A DOG IN SCHOOL

Therapy dog hopes to comfort students, help improve reading
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Leader Photo by Lee Pulaski Hillcrest Primary School kindergarten student Ashton Powell, right, giggles as therapy dog Grace takes a closer look during a classroom visit Monday as Jessica Barforth, left, and Molly Hanson look on. Grace will primarily work with students individually or in small groups.

Leader Photo by Lee Pulaski Kindergarten students at Hillcrest Primary School marvel as Grace, the new therapy dog for Hillcrest and LEADS Charter School, pays them a visit Monday afternoon. Although Grace will make some classroom visits, she’ll primarily be working with students individually or in small groups.

Students at Hillcrest Primary School and LEADS Charter School aren’t allowed to bring their pets to school, but now they’ll be able to turn to man’s best friend whenever they’re down.

Students at the two schools, which share the same building, were introduced to Grace, a black Labrador now working as the schools’ therapy dog, on Monday. Officials hope Grace will help to improve student behavior and even encourage shy students to read aloud.

Kindergarten students burst into smiles and giggles as Grace walked in and sat quietly. Students took the opportunity to pet her and asked a variety of questions, like what she eats and where she lives when she’s not making the rounds.

Erin Prey, school psychologist, will be utilizing Grace when she makes her once-a-week visits to the building. She plans to work with students one-on-one or in groups and hopes that Grace will be a calming influence, help to curb incidents of bullying and retaliation, and assist students who are dealing with emotional issues.

“My role as a school psychologist is going to be working with individual students who might be having a bad day or have experienced trauma,” Prey said. “Just working with the therapy dog is very comforting to kids who have experienced trauma in the past.”

Grace was already receiving accolades from Prey on Monday when a kindergarten student came in, crying and upset. After 10 minutes of petting Grace, the student left smiling, Prey said.

“It was a situation that was probably not going to be calmed by any human being, but just by petting her, (the student) felt comforted, and you could see her anxiety lifted,” Prey said. “Dogs are non-judgmental and unconditional beings. They love everyone.”

Kris Going, a literacy instructional coach, is eager to see how reading skills will improve with Grace listening as students read out loud to her.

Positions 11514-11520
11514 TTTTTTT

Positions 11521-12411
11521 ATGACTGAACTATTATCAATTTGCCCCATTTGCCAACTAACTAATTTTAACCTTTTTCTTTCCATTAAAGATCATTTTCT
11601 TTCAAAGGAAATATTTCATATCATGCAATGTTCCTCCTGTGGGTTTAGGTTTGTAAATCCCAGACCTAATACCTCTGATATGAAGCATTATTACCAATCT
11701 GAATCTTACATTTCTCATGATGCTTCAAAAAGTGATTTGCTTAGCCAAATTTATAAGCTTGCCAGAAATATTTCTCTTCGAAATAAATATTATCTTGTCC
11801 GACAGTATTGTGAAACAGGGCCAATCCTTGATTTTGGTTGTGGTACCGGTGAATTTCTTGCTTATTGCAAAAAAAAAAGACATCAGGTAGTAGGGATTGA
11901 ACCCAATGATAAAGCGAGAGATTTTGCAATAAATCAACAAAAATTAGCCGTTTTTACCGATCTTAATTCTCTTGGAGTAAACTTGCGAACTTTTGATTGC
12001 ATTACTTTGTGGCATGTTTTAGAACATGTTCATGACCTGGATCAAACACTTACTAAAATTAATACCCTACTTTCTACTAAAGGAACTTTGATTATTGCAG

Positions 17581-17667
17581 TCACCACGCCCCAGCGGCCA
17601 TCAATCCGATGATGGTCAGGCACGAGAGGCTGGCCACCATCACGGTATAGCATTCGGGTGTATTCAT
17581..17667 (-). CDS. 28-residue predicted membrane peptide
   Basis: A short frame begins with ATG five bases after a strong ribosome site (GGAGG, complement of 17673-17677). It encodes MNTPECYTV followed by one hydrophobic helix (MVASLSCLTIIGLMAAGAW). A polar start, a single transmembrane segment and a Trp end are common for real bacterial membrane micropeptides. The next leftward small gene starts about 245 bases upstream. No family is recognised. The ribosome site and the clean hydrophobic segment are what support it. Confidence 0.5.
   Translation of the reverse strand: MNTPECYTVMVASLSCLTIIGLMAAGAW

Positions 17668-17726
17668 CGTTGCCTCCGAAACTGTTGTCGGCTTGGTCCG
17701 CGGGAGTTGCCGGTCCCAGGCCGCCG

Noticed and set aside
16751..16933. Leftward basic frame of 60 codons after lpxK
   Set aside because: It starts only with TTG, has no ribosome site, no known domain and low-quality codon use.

Grace will enable students to practice their reading skills without adults or other students stopping and correcting them, according to Going. She noted that the Shawano City-County Library has been offering monthly sessions for children to read to service dogs.

“We have some students who struggle with reading, and they have a hard time reading with their peers or their teachers,” Going said. “We’re hoping to include some opportunities for kids to read to Grace.”

Grace received her certification with Therapy Dogs International in February with her owner, Curt Preston, an intervention teacher at Hillcrest and LEADS. There was a $10 testing fee, and the district will pay a $40 annual membership fee to keep her in the program.

Part of the certification included basic sitting and staying, dealing with another person with Preston out of the room, interacting with people on crutches and in wheelchairs, and staying still when someone pulled out a treat.

“She was not allowed to eat the treat out of the hand of the person,” Preston said. “In another instance, the treat was tossed on the floor, and she had to walk by without gobbling it up.”

Grace has been with the Preston family for about six years.

“There’s just something about her temperament. She’s very easy going and gets along with everyone,” Preston said. “She’s pretty smart and very easy to train. My son uses her for a 4-H project, and she’s done well at the fair. A lot of people have asked about her training, but there wasn’t any school she went off to.”

The idea of having a therapy dog in school is still fairly new in Wisconsin. In the Menasha School District, school resource officer Jeff Jorgenson brings his police K-9, Geller, to do double duty as a service dog, Going said.

According to Going, schools in Appleton, Kaukauna and Wrightstown are also looking at getting therapy dogs.

“Overall, I just think she’s someone we’re all looking forward to having here,” Going said. “I think she’ll help move the kids and staff.”

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